Is Brain Training for Kids Scientifically Valid?

Is Brain Training for Kids Scientifically Valid?
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In just 13 years, brain training has sprouted from a fledgling industry to a behemoth projected to be worth as much as $7.5 billion in 2020. Companies like Lumosity, LearningRx, and Cogmed lead the pack, with more than 100 million subscribers between them. Customers pay to play games and participate in programs designed to enhance their cognitive skills for the long term.

Children and adolescents are frequently targeted by these companies. The notion that harmless and fun video games can boost kids' memory, problem-solving skills, and focus is a powerful pitch to parents. Companies claim that these benefits are verified by "neuroscience" (ever a captivating buzzword), but how do they really stack up within the scientific literature? A trio of Spanish psychologists recently dove in to find out. Their findings are published in the journal Frontiers in Psychology.

Reviewing all published studies with "empirical data on the use of brain training for children or adolescents" from "commercially available training applications," the researchers found a general lack of scientific rigor.

Of the reviewed work, "40 studies (68.2%) were not randomized and controlled; for those randomized, only 9 studies (12.9%) were double-blind, and only 13 studies (18.6%) included active controls in their trials," the researchers reported.

Despite the haphazard research landscape, which often produces more positive results, the evidence for lasting cognitive benefits from brain training for children was underwhelming. The majority of independent studies found only "near transfer" effects, meaning that training tended only to produce better performance at tasks similar to the games that subjects played. Just 15.7% of the published studies showed evidence for long-term "far transfer" effects, benefits that actually impact a user's daily life.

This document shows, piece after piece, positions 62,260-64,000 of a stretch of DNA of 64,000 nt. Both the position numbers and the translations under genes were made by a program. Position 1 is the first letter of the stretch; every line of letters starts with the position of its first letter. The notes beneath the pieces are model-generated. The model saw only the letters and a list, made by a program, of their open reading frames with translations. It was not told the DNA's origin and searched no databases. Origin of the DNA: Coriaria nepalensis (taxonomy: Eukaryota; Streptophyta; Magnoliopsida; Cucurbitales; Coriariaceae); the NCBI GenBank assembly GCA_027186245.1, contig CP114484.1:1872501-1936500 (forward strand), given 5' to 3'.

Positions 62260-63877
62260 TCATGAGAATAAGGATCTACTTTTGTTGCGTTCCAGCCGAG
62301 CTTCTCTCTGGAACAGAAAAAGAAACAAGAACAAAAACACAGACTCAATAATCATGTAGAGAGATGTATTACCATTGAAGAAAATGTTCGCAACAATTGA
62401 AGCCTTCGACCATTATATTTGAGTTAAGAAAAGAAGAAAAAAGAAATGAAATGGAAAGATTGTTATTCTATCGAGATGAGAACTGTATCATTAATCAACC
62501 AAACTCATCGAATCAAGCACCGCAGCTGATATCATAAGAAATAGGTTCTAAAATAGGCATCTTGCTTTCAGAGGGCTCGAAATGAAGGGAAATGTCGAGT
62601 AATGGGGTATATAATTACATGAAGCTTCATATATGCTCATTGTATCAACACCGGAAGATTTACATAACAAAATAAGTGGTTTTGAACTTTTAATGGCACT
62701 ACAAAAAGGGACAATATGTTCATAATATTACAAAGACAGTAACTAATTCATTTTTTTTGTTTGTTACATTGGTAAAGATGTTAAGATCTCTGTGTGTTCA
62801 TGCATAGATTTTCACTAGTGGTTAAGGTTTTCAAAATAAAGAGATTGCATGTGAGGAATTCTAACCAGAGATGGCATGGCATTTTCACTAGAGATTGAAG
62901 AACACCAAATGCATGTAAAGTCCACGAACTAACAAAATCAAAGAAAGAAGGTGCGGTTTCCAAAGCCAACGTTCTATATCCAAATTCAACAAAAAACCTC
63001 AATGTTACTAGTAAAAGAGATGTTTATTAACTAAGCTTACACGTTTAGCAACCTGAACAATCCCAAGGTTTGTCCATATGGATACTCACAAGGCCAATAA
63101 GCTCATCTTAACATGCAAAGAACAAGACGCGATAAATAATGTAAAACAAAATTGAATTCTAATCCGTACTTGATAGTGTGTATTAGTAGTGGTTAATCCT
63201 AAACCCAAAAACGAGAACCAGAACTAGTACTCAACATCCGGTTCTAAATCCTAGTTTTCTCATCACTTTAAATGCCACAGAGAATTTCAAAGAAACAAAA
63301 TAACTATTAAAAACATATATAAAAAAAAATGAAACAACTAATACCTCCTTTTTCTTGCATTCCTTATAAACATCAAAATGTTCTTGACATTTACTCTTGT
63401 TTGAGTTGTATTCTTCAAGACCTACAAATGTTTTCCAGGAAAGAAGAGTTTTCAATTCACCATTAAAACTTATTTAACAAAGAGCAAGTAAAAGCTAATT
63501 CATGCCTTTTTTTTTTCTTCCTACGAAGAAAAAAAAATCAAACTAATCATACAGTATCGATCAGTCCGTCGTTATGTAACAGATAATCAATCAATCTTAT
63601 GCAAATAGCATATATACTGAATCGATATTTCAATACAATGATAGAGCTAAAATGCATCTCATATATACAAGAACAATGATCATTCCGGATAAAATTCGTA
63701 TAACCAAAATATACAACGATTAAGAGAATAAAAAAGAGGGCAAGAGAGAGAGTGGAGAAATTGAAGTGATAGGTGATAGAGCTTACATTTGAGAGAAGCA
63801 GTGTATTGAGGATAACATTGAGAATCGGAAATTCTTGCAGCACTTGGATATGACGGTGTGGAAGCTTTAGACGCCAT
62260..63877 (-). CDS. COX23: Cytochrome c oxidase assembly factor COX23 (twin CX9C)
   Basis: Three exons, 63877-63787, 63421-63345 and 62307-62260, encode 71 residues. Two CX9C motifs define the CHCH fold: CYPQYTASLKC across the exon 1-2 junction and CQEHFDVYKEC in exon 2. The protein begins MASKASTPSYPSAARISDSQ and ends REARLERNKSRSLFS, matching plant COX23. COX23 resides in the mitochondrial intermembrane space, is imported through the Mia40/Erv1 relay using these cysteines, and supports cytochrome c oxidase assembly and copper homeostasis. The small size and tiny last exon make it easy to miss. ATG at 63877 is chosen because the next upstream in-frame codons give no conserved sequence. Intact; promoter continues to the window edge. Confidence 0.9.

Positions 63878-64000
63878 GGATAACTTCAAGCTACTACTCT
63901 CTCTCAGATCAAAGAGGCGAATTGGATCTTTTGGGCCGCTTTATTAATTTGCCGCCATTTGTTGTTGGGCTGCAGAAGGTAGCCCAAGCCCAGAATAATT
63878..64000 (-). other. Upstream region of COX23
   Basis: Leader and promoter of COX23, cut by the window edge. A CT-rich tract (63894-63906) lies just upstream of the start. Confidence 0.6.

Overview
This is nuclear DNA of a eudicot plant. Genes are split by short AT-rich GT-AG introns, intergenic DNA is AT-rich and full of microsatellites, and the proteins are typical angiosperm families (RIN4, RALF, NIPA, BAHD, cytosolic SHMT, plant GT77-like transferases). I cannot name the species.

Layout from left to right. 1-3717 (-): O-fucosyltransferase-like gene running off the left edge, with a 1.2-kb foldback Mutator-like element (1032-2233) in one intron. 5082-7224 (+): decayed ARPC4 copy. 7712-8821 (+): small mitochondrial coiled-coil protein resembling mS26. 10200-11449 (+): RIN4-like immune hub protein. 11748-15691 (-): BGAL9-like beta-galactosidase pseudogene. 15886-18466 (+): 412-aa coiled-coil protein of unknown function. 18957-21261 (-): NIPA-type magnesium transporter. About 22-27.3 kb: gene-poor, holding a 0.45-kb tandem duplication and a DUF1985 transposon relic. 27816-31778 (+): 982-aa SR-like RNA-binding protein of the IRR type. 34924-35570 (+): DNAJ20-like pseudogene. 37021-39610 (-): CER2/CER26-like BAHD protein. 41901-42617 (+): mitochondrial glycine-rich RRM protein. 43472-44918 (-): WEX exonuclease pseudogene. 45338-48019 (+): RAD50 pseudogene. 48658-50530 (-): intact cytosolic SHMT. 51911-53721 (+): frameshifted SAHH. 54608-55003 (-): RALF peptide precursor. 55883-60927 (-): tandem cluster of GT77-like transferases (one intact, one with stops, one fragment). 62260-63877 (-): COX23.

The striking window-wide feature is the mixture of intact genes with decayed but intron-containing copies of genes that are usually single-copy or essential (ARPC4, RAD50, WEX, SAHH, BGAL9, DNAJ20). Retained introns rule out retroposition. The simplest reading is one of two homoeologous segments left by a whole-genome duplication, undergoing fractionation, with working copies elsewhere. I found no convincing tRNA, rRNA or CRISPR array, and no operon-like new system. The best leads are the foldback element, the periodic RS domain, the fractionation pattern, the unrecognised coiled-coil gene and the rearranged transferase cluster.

"Based on our results, Brain Training Programs as commercially available products are not as effective as first expected or as they promise in their advertisements," the reviewers summarized.

An image of one of Lumosity's brain training games.

But though most children and adolescents probably won't see real-world benefits from brain training, a small, but notable amount of quality research does indicate that children with learning disabilities or behavioral problems like ADHD or autism can take away tangible boosts to focus and reasoning, which can lead to improved academic performance. Specifically, a program called Cogmed was supported by the largest amount of research, the reviewers found.

In the past few years, the Federal Trade Commission cracked down on the brain training companies Lumosity and LearningRx for making unwarranted claims not backed by scientific evidence. At least for now, it does seem that most brain training purveyors have toned down their flowery rhetoric, but brain training still carries an alluring aura of self-improvement akin to that of supplements and alternative medicine. It remains to be seen whether or not the unflattering findings on brain training's efficacy will actually cause that aura to diminish.

Source: Rossignoli-Palomeque T, Perez-Hernandez E and González-Marqués J (2018) Brain Training in Children and Adolescents: Is It Scientifically Valid? Front. Psychol. 9:565. doi: 10.3389/fpsyg.2018.00565

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